When I read ‘Moroccan culture is defined by women’ or ‘women shaping Amazigh identity’ it bothers me how this big focus on women can put a burden on us and gives many men something to use that against us: they use our faces and bodies and clothes to measure how ‘real Amazigh’ we are while they can continue wearing whatever they want without someone pointing at them to say ‘look these men are not real Moroccans’ or ‘real Imazighen’. It can lead to blaming women when Amazigh tradition and culture gets lost. Men should be equally responsible for keeping our culture alive.
Vandaag bij israëlische ambassade in Brussel (rue joseph vanderlinden, lelijk gebouw) met ongeveer 25 mensen. Kleine opkomst door regen en slecht uur in de middag.
I was standing today at israeli embassy in Brussels with 25 people. Small group because of rain and bad time at noon. And yes it’s an ugly building.
Why do people so easily spread wrong “info” about how to boycott israel? This is frustrating me because thousands around the world with the right positive energy are using that energy in a useless way with the risk that if they find out how useless it is, they’ll loose the motivation to start again with correct info.
As ibnkafka explains in his tweets: I can go to a shop right now here in Belgium and find a product with, for instance, an Italian barcode on a product that was made in israel or the ‘occupied Palestinian territories’.. that doesn’t mean that from now on I have to avoid all products with that barcode as it simply indicates the country of origin of the company of the product, and it doesn’t say that all products with that barcode are also made in israel or have company with headquarters there.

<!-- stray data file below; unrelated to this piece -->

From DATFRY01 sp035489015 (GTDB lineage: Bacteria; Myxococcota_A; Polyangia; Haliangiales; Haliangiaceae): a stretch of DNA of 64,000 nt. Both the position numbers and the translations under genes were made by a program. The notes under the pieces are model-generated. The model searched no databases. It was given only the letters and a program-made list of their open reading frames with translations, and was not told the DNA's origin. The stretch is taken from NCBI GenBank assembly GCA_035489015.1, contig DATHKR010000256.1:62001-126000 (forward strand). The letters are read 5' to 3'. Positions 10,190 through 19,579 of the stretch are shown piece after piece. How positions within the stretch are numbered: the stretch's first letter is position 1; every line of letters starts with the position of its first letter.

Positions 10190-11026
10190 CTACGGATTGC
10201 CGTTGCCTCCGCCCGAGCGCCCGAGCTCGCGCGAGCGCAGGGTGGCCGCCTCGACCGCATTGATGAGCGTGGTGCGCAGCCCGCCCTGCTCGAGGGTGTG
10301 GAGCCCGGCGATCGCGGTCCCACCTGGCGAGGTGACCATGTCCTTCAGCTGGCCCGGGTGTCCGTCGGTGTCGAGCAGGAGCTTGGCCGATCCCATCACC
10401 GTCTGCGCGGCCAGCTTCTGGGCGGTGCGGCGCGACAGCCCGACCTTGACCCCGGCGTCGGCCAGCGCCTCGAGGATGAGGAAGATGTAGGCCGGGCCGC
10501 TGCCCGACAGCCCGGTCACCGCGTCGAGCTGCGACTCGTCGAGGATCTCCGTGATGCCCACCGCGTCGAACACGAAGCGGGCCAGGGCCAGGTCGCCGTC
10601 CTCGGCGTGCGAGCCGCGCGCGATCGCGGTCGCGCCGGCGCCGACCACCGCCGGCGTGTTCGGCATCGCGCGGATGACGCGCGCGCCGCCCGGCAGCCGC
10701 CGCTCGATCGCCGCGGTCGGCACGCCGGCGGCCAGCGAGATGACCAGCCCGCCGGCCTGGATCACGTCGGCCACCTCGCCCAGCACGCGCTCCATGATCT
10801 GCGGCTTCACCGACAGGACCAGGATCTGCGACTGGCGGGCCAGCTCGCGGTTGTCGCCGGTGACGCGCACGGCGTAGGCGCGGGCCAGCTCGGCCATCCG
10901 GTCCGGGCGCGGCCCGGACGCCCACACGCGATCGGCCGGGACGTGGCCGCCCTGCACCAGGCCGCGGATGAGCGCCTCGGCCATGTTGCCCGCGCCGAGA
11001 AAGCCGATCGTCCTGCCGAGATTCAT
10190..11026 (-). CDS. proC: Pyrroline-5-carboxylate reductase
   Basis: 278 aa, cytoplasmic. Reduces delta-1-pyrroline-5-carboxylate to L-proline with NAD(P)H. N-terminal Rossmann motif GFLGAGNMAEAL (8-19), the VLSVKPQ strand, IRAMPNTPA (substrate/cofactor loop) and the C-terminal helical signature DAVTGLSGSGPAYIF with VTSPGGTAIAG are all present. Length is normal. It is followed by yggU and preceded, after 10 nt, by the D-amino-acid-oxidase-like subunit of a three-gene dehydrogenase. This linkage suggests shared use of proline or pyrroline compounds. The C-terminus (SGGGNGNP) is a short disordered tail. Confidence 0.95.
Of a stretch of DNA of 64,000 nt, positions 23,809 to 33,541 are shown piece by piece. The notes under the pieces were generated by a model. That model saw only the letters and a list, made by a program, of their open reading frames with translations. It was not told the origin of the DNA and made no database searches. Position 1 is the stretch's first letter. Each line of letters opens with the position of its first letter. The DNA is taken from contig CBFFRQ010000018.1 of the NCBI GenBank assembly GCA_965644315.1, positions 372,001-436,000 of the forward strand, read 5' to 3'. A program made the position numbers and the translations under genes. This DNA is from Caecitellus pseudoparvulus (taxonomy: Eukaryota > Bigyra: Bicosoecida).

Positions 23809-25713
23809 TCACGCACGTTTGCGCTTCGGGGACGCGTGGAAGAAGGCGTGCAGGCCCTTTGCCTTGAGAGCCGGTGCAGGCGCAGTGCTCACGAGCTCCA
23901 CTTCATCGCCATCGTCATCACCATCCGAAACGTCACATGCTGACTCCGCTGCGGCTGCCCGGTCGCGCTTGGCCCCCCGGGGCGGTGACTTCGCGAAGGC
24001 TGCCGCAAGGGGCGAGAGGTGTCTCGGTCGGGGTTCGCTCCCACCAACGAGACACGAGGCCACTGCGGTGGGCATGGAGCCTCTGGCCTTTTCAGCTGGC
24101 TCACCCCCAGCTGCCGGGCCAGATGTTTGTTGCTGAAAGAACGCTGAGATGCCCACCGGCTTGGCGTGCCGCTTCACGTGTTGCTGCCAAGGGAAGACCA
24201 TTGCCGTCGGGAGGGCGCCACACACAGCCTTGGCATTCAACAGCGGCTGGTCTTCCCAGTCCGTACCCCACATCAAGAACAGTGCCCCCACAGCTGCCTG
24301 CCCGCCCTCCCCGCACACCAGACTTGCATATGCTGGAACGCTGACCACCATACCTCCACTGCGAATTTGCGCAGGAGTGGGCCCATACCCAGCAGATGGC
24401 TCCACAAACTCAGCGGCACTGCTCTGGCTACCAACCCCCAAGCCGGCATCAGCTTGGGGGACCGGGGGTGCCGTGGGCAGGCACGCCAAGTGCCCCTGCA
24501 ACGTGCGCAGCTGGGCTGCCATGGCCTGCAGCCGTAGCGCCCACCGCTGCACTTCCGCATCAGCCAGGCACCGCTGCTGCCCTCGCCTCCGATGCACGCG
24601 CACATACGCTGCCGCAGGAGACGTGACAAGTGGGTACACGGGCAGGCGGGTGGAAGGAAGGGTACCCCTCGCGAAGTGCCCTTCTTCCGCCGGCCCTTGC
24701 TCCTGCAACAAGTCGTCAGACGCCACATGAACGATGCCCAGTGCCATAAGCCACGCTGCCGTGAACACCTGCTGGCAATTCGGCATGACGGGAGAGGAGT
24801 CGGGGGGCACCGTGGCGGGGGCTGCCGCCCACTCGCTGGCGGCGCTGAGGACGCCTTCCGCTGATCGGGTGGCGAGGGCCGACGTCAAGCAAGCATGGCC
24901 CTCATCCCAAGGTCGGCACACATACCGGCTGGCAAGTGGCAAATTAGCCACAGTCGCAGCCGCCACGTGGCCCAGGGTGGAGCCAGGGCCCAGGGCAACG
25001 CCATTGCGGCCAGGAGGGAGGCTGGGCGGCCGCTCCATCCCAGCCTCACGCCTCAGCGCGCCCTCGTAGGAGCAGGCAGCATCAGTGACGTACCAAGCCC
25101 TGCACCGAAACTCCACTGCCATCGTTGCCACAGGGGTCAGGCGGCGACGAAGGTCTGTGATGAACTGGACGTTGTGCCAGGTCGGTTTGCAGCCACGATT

So in this example it doesn’t make sense to boycott all things from companies with headquarters in Italy while many of those companies don’t produce anything in israel.
I woke up noticing someone tagged me in a discussion under the second image about barcode 841. Apparently now some encourage people to avoid all products with a company with headquarters in Spain and Andorra. Why?…. If this wasn’t about an attempt to boycott israel I would laugh with this misunderstanding.
As noted in the official GS1 website about prefixes:
GS1 Prefixes do not provide identification of country of origin for a given product. They simply provide number capacity to different countries for assignment from that location to companies who apply. Those companies in turn may manufacture products anywhere in the world.
So of course if a product cleary says ‘israel’ as country of origin, we should boycott that, regardless of what barcode/prefix it has.
Instead of obsessing in a wrong way about barcodes, a better thing we should do is to keep a list of companies/brands that are involved with the occupation of Palestine. A good website to check the involvement of a company is whoprofits.org. I hope the activists behind this website keep it updated, but I know it is one of the best sources online.